For you to practice this approach, you may consider these questions:
• How are classes stratified/defined in this text?
• What does this text reflect in terms of an economic ideology?
• What is the attitude toward labor furthered by this text?
• What class is represented in this text? Why?
• What is the economic status of the major characters?
• What had happened to either create this situation OR how have the events in the narrative occurred because of this status?
• What are the other situations occurring due to the economic status (e.g. poor education or privileged? Poor nutrition or gluttony? Poor health or healthiness? Inadequate or limited opportunities or limitless opportunities?)
• How may this work be seen as UNsuccessful because it fails to address economic, political, social aspects of the narrative world created by the author?

A Brief Introduction to Moral/Intellectual Approach to Literature

This video does contain a few expletives, so please be cautioned. However, this video sets forth the important premise of the approach: to teach and delight. Keep in mind that these are some questions that may guide you to a "didactic" or "moral/intellectual" reading of a text:
• What ideas does the work contain?
• How strongly does the work bring forth its ideas?
• What application do the ideas have to the work’s characters and situations?
• How may the ideas be evaluated intellectually? Morally?
• Is there an obvious or implicit “lesson” or “moral” to the story? What is it?

A Brief Introduction of Psychoanalytic Approach to Literature

This brief video lays the foundation for approaching a text from the psychoanalytic perspective. These questions may guide you in the direction of this sort of reading:
• How does this text use or represent the unconscious mind: of the author, the characters, and the reader?
• What are some possible issues of mental distress or illness?
• How does this text make you “feel?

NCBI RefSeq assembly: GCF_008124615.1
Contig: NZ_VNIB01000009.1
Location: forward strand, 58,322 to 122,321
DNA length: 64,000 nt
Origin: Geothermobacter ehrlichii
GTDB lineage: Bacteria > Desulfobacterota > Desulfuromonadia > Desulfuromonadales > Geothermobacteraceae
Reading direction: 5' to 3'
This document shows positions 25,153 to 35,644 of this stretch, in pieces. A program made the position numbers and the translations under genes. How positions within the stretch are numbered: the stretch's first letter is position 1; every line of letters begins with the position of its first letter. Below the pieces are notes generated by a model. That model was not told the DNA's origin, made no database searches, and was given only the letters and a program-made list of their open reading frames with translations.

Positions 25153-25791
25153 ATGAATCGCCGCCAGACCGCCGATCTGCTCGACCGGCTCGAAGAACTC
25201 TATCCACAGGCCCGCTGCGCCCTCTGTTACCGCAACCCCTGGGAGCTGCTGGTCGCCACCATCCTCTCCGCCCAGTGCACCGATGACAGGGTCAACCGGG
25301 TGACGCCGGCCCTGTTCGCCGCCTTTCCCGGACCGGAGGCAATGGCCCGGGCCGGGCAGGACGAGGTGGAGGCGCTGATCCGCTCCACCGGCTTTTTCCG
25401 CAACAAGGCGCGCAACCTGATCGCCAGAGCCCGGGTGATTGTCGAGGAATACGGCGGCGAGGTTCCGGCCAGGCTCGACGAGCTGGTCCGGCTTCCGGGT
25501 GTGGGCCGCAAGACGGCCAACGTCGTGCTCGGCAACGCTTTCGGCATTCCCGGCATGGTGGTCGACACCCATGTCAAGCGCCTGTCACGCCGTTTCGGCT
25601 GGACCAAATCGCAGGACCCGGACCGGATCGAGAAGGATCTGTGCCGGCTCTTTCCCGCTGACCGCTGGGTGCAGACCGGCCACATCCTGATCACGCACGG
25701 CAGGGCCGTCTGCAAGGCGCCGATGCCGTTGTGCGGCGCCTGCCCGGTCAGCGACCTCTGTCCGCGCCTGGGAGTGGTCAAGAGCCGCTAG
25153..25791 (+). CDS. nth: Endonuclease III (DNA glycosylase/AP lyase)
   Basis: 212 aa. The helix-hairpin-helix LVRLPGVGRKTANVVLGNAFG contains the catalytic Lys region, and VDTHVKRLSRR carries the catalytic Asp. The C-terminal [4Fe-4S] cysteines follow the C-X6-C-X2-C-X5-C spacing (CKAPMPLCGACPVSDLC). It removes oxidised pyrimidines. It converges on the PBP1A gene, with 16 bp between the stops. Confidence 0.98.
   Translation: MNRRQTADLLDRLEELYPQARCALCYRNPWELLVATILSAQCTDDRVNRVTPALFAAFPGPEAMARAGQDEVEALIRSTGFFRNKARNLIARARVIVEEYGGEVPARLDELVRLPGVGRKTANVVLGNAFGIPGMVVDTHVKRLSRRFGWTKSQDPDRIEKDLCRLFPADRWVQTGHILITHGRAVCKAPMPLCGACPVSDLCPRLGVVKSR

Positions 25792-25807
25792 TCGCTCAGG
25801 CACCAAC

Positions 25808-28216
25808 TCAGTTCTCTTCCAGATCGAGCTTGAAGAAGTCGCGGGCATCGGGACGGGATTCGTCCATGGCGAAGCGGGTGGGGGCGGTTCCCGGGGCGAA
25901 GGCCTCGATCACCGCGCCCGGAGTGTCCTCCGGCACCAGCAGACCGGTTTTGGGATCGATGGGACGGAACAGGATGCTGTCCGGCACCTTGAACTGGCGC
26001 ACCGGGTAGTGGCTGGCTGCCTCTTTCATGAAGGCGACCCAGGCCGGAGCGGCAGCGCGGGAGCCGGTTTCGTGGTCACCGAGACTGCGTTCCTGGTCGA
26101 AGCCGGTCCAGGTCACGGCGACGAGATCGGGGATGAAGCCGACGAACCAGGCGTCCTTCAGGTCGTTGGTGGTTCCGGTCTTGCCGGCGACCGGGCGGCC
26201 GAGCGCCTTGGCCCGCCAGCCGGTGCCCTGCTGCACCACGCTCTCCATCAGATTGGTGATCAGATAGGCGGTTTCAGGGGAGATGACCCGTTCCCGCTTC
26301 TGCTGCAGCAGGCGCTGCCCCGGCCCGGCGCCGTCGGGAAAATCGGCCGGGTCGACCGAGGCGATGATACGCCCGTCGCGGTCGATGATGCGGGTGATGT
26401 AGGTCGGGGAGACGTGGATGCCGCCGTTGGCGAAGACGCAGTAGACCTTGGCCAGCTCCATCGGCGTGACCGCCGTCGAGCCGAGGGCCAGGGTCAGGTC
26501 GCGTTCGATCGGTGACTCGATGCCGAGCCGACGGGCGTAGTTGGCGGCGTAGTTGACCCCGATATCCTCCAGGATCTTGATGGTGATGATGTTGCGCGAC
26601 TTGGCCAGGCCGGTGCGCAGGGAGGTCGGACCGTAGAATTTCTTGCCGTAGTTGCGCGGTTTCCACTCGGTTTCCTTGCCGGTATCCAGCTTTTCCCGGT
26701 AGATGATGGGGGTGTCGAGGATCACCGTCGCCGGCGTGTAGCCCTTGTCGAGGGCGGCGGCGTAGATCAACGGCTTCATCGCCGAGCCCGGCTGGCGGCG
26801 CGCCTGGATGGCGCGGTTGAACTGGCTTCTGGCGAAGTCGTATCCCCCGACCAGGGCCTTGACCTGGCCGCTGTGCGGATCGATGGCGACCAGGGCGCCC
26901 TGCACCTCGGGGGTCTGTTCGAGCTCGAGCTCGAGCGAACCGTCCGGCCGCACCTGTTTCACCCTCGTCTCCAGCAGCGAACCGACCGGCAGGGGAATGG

• What psychological theories may be seen in this text?
• How do you “feel” about these characters?
• What are the obvious or hidden motives that cause characters’ behaviors?
• What sort of background does the text reveal about the character (e.g. the character’s (e.g. a repressed childhood trauma, adolescent memories, sexual deviance, etc)?
• How useful is the information from the text concerning the character’s psychological condition?
• Was the author’s life happy? Miserable? Upsetting? Solitary? Social?
• Can the death of someone in the author’s life be associated with emotional aspects within the work?

Summary with a "Brief, very Brief" Introduction to New Historical Approach to Literature

This video summarizes the previous comments (read "existential and religious" as "intellectual/moral) about the approaches you have seen At the end, there is a brief reading of "Cinderella" from the New Historical perspective which should allow the generation of these sorts of questions about any text:
• How does the text embody a history of its time?
• Is this text a useful historical document?
• What are the prevailing ideas of the time? How does this text relate to those ideas?
• What cultural moods or mores seem to be working here?
• Does the work reflect the author’s historical time frame or a different one? How does the historical framework of the author impact the work?
• Are there clear facts about the time period communicated? How effective are these “facts” in your response to this work?
• Does your period impact the way you respond to this work? Why and how?